However, the ECHR’s complaint is timely as the UK media is set to bring about a human right’s challenge against the UK government for the impending press regulation plans.


US and UK Drones under Investigation by UN

January 23, 2013 by admin No Comments »

The controversial use of unmanned attack drones in war zones across the world has come under intense scrutiny, with the United Nations announcing it is to look closely at the use of the machines in Afghanistan, Pakistan, Yemen and Somalia. The investigation will be into both US and UK drones, which it is claimed have inflicted casualties on civilians in many attacks. The unmanned drones are remotely controlled, and many see them as the future of aerial warfare.

The UN has selected between 20 or 30 strikes to examine in detail, and will focus on possible civilian casualties with a view to the severity and ability to avoid such. This is a serious blow to the military which has long maintained that unmanned drones are accurate, and pointed to the fact they do not endanger the life of a pilot in carrying out necessary strategic raids.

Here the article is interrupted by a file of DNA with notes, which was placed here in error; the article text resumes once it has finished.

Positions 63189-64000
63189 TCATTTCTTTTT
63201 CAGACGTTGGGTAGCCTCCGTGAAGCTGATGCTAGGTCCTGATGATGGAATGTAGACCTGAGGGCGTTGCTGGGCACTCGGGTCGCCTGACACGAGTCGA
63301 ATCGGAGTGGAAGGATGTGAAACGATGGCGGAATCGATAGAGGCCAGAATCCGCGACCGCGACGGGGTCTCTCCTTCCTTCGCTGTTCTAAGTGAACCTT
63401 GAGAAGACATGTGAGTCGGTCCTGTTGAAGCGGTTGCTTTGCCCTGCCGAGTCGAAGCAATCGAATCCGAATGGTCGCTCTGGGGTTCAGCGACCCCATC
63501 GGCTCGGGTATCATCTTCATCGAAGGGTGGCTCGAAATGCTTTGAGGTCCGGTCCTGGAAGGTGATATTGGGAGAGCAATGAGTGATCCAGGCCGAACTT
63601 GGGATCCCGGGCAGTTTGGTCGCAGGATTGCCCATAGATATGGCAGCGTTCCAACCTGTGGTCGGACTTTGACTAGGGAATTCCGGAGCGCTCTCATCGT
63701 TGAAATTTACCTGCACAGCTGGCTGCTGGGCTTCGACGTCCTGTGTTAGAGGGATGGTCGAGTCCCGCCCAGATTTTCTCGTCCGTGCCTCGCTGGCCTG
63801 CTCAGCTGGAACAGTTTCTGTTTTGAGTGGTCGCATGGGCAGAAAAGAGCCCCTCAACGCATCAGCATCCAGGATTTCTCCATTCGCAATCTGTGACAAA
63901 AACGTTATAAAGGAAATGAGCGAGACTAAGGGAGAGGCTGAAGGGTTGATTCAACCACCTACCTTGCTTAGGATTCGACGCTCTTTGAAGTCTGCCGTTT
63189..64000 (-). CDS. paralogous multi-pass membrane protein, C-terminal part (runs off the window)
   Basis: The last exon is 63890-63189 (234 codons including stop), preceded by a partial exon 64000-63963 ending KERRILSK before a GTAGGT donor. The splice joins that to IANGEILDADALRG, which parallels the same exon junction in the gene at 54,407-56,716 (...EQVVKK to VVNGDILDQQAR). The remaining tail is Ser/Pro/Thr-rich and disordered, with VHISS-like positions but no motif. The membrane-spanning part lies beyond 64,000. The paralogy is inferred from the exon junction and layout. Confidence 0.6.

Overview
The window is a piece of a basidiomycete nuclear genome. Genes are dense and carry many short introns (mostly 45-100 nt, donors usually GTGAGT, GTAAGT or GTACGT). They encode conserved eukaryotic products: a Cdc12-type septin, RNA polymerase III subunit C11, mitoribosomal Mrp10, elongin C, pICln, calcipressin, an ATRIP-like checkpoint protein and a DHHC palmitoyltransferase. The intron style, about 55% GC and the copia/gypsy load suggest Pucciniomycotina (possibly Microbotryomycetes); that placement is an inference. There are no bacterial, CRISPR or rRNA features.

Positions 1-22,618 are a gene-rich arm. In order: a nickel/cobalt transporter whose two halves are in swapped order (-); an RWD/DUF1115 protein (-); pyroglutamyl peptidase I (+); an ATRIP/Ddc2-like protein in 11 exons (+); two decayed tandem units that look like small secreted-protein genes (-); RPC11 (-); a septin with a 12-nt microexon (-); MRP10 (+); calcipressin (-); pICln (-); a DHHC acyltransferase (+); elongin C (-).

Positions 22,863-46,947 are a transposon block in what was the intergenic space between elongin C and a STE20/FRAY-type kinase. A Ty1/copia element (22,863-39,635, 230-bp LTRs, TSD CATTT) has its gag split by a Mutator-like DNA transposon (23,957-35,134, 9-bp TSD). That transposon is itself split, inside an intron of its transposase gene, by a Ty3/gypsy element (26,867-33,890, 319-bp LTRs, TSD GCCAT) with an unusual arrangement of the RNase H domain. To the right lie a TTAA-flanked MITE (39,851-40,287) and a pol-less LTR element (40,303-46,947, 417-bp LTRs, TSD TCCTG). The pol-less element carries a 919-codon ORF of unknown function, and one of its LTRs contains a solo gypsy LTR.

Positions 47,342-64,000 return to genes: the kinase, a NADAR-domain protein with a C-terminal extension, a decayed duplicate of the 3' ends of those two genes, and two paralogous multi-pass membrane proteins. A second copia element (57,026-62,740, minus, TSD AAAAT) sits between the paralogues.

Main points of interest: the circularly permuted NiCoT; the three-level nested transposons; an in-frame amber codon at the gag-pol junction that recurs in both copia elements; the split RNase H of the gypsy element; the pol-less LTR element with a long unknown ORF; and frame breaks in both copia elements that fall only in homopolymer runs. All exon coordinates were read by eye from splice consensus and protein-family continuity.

Justified Strikes

Both the US and the IK military have called strikes with drones ‘justified’, and are keen to highlight how the technology can be used quickly and efficiently without endangering the lives of servicemen. However, it is with the alleged civilian casualties that the enquiry is concerned, and it is on this that the investigation will focus. The work will be carried out under the guidance of Ben Emmerson, QC, who had the following to say:

“One of the fundamental questions is whether aerial targeting using drones is an appropriate method of conflict … where the individuals are embedded in a local community. One of the questions we will be looking at is whether, given the local demography, aerial attacks carry too high a risk of a disproportionate number of civilian casualties. The explosion of drone technology [raises the question whether] the military dependence on UAVs carries an unacceptably high risk of civilian casualties.”